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A Qualitative Study on Factors Modulating Tinnitus Experience

Colagrosso, Emilia M. G.1,2,3; Fournier, Philippe1,2,4; Fitzpatrick, Elizabeth M.3,5; Hébert, Sylvie1,2

doi: 10.1097/AUD.0000000000000642
Research Article
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Objectives: It is well recognized that tinnitus can severely interfere with important aspects of life such as sleep, concentration abilities, social activities, and mood. However, the impact of tinnitus may vary greatly from one individual to another, with some being severely affected and others only experiencing a slight handicap. Information from participants’ experiences with tinnitus could help explain such variability. The full experience of living with tinnitus from a patient’s perspective has been under-investigated, especially in comparison with the large and extensive body of qualitative research on hearing loss. This study aims to contribute to fill this gap and assess participants’ experience of living with tinnitus.

Design: As part of a larger mixed design study, this inquiry used qualitative analyses to investigate participant’s experiences with tinnitus. Twenty-seven tinnitus participants of different ages, sexes, audiometric profiles, and tinnitus severities were invited to discuss their tinnitus through semistructured interviews and journal entries. The interviews took place 1 month after participants completed a 3-week trial period with tinnitus maskers.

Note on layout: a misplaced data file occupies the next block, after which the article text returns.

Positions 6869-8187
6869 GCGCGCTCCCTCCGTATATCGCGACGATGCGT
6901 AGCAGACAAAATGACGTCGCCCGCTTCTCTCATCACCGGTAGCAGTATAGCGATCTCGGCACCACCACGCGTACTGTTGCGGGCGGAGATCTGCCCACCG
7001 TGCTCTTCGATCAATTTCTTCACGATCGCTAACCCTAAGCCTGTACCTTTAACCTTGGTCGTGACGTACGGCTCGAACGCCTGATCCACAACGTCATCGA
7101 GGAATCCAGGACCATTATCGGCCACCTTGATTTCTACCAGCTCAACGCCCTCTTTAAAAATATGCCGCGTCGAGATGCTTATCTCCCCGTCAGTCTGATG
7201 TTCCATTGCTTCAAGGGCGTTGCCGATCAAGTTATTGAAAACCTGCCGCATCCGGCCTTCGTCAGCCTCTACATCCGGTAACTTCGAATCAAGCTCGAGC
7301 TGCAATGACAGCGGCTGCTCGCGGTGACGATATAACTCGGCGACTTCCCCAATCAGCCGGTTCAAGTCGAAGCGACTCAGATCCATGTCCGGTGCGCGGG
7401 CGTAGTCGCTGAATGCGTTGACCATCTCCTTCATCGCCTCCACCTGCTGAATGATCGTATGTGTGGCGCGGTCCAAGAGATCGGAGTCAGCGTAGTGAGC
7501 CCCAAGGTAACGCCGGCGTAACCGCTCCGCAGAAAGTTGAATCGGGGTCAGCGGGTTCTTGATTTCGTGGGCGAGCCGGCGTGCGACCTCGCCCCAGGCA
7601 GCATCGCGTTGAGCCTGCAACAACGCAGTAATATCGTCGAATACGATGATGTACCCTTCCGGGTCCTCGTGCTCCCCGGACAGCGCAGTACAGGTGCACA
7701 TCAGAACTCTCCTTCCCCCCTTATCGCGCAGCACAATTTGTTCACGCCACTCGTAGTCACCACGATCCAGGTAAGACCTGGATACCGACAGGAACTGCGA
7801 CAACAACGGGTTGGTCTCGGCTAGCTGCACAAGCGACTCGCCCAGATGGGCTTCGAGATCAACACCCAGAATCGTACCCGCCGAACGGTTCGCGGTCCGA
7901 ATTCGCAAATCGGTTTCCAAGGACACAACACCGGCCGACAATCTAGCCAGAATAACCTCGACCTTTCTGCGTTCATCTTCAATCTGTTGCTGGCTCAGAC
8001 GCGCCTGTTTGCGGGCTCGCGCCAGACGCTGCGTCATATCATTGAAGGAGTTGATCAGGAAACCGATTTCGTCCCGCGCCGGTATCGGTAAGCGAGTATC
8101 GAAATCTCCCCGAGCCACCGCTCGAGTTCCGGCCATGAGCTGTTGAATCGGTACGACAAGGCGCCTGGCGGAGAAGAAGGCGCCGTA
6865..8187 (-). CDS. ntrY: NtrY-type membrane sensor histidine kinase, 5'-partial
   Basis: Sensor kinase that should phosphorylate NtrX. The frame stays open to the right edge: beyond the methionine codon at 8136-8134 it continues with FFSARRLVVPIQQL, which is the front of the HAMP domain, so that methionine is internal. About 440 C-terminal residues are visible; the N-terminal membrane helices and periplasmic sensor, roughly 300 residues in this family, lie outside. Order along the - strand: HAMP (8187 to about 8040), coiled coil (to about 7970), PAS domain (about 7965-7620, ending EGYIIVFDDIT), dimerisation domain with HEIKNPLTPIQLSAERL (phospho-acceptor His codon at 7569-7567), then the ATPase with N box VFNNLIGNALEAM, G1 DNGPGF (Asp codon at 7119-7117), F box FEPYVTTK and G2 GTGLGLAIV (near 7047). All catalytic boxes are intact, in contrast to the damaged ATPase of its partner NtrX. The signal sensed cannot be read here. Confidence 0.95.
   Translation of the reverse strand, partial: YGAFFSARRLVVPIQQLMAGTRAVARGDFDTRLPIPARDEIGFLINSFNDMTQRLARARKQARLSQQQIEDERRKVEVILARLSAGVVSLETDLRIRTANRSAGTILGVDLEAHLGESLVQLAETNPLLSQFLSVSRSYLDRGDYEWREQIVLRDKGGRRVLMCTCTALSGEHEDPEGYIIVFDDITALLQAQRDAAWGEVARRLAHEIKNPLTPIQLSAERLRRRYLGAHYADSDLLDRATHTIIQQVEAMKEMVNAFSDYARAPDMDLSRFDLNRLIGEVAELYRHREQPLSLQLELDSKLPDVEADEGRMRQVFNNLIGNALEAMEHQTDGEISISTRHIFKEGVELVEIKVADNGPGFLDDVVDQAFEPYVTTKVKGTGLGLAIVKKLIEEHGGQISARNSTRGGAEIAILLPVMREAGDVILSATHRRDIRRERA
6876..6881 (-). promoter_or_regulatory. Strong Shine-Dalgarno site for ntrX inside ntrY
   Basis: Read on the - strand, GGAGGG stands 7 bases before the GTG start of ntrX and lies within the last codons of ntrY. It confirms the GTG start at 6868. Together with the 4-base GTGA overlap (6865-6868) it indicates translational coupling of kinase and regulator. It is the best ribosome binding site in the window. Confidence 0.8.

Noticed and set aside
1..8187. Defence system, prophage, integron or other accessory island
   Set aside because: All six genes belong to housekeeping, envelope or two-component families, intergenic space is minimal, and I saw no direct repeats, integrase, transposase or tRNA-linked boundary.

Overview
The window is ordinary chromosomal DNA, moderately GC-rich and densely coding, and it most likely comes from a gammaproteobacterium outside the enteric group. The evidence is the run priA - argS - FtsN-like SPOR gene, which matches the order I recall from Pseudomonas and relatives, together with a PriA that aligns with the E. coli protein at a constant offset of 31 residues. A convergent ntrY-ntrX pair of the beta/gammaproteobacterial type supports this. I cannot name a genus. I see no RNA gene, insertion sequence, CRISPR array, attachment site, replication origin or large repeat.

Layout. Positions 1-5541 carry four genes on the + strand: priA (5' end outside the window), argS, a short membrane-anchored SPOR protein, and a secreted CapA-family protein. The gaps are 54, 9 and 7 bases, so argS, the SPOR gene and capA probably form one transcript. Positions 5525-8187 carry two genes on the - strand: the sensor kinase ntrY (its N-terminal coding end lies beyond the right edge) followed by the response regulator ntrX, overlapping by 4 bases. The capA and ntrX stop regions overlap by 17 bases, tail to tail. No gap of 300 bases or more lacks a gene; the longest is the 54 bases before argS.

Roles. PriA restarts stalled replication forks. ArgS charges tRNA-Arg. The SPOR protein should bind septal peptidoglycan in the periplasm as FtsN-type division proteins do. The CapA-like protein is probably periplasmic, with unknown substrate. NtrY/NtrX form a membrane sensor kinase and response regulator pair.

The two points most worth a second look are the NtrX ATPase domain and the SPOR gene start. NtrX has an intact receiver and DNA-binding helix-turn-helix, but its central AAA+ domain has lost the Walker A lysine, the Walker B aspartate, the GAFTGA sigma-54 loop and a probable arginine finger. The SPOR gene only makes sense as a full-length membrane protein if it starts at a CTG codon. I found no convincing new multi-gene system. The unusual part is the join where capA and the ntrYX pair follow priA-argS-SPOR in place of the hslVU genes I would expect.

Results: The findings were grouped into three main themes: participants’ appraisal of their tinnitus, factors modulating tinnitus experience, and consequences of tinnitus. Regarding participants’ appraisal of their tinnitus, a dissociation between the tinnitus sensation (pitch, loudness) and tinnitus experience (annoyance/distress) was reported. Factors modulating tinnitus experience were classified as environmental factors and individual-specific factors, which were further divided into soundscape and other environmental factors for the former and attentional focus, stress level, physical state, fatigue, and auditory effort for the latter. Consequences of tinnitus included distraction, disrupted mental health and mood, headaches, fatigue, sleep disturbances, hearing difficulties, disrupted social life, and frustration.

Conclusions: Two of the main themes (participants’ appraisal of their tinnitus and consequences of tinnitus) were consistent with findings from a few previous qualitative studies. Factors modulating tinnitus experience also emerged as a prominent theme. Indeed, participants described a plethora of factors that affected their experiences of tinnitus. On the basis of these findings, an attentional model is proposed to account for how these factors might modulate the effects of tinnitus.

1École d’orthophonie et d’audiologie, Université de Montréal, Montréal, Québec, Canada

2International Laboratory on Brain, Music and Sound Research (BRAMS), Montréal, Québec, Canada

3School of Rehabilitation Sciences, University of Ottawa, Ottawa, Ontario, Canada

4Centre National de la Recherche Scientifique, Aix-Marseille University, Marseille, France

5Children’s Hospital of Eastern Ontario Research Institute, Ottawa, Ontario, Canada.

Received October 31, 2017; accepted June 8, 2018.

The authors have no conflicts of interest to disclose.

Address for correspondence: Sylvie Hébert, École d’orthophonie et d’audiologie, Faculty of Medicine, Université de Montréal, C.P.6128, succursale Centre-Ville, Montréal, Québec, Canada H3C 3J7. E-mail: sylvie.hebert@umontreal.ca

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